Darwin’s Biology of Intelligent Design

In the presentation ‘Darwin’s Biology of Intelligent Design’, Robert J. Richards mainly talked about religion and how Darwin’s views of religion changed during his life. For a good portion of his life, Darwin was a Christian. His father sent him to school to be a clergyman. This life was not for him. He had an opportunity to study the world as a naturalist. But after his travels on the beagle, he began to find that the Bible’s history could not be correct. He found the earth was much to old, and that species evolved. As time passed, he found religion less and less credible, until his daughter died. When his daughter died, religion lost all credibility to him. But Darwin kept religion in his mind as a ‘set of morals’, which was an evolutionary step, that most only humans have evolved to have. Darwin also had to stay parallel to religion for the most part in his work on the “Origin of Species” in order to keep the public from being outraged. Each edition of his book changed based on public feedback.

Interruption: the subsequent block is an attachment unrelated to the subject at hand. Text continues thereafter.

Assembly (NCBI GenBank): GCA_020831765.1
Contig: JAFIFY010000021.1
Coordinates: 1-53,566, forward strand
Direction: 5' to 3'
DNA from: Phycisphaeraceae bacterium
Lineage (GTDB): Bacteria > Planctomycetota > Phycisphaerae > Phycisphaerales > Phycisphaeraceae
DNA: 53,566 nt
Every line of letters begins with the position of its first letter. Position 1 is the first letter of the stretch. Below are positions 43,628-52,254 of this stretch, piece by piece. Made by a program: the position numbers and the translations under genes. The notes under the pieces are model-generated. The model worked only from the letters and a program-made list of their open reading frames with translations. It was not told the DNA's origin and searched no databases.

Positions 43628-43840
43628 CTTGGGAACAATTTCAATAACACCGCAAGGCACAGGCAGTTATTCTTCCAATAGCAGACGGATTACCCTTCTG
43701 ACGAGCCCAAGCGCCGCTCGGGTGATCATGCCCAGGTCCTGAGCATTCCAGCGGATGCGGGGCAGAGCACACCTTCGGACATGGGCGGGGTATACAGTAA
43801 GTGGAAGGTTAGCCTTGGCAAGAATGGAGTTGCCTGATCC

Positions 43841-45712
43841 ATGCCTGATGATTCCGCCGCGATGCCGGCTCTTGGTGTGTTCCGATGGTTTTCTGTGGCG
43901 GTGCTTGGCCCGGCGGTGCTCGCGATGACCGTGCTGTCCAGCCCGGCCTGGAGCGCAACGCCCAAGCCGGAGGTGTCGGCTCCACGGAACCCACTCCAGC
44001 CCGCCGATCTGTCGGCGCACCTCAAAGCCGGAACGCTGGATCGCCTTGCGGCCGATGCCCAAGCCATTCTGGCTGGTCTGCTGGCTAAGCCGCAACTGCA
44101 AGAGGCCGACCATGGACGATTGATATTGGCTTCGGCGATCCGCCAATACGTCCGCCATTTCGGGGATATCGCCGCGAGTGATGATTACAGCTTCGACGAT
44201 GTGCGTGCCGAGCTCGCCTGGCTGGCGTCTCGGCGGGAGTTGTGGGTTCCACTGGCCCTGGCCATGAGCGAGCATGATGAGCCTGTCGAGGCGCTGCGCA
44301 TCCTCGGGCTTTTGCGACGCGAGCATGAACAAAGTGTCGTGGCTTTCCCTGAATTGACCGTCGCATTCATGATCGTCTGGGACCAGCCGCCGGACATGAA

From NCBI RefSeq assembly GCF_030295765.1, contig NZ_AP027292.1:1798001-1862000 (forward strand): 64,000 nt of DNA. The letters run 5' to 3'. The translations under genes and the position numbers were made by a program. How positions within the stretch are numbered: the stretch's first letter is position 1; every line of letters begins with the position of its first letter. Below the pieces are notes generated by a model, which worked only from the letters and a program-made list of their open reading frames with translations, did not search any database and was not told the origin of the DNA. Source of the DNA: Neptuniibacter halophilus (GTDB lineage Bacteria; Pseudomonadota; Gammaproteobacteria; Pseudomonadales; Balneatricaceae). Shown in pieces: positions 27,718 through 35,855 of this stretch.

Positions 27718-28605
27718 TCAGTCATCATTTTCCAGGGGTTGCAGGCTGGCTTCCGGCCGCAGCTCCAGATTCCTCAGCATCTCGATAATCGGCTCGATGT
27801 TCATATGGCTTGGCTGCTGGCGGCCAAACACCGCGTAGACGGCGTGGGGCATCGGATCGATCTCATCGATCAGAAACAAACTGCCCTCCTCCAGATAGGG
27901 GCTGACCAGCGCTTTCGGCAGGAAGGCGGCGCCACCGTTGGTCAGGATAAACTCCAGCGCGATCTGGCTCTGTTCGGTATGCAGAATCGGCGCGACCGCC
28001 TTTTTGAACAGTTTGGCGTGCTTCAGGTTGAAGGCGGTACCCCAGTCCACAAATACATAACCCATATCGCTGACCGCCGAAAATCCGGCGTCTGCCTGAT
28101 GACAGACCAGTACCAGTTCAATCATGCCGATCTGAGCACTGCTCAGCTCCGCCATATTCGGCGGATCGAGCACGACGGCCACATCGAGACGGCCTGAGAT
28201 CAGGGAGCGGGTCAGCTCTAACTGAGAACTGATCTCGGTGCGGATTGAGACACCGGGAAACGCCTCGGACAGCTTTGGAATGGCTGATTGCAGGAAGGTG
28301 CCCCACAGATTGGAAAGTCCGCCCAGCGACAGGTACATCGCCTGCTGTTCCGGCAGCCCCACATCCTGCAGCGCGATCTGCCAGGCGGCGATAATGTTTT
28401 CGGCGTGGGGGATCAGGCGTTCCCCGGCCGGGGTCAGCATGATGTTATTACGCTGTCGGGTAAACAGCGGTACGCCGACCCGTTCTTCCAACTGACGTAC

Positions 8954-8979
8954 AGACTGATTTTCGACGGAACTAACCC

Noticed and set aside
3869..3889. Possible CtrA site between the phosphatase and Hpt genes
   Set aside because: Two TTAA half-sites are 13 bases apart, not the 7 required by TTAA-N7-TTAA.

I had never thought about the Darwinian story in terms of his beliefs on religion. This lecture was very interesting and brought up some details about Darwin I had never known before, and answered some of my questions about Darwin. One of the questions I had always had is how did Darwin catch all these live animals- especially birds- and preserve them all until the voyage was over. The presenter explained that since the animals had never seen a human before, they were intrigued by Darwin and did not run away. Darwin just took the butt of his rifle and knocked the animals out, then put them in a barrel of wine to preserve them. Furthermore, I never really thought about Darwin’s religion in detail. I had always questioned his religion- how could you believe in all these evolutionary theories and at the same time be in religious school? It was interesting to learn the timeline of how his religious beliefs deteriorated, and also how he actually kept religion (a set of morals) and used it to study. His theory was that only humans display this trait but it must have been genetically passed down from ancestors. Learning how hard it was for others to read Darwin’s handwriting was a funny fact. This presentation correlated with our genetics unit, and helped expand my knowledge on Darwin.

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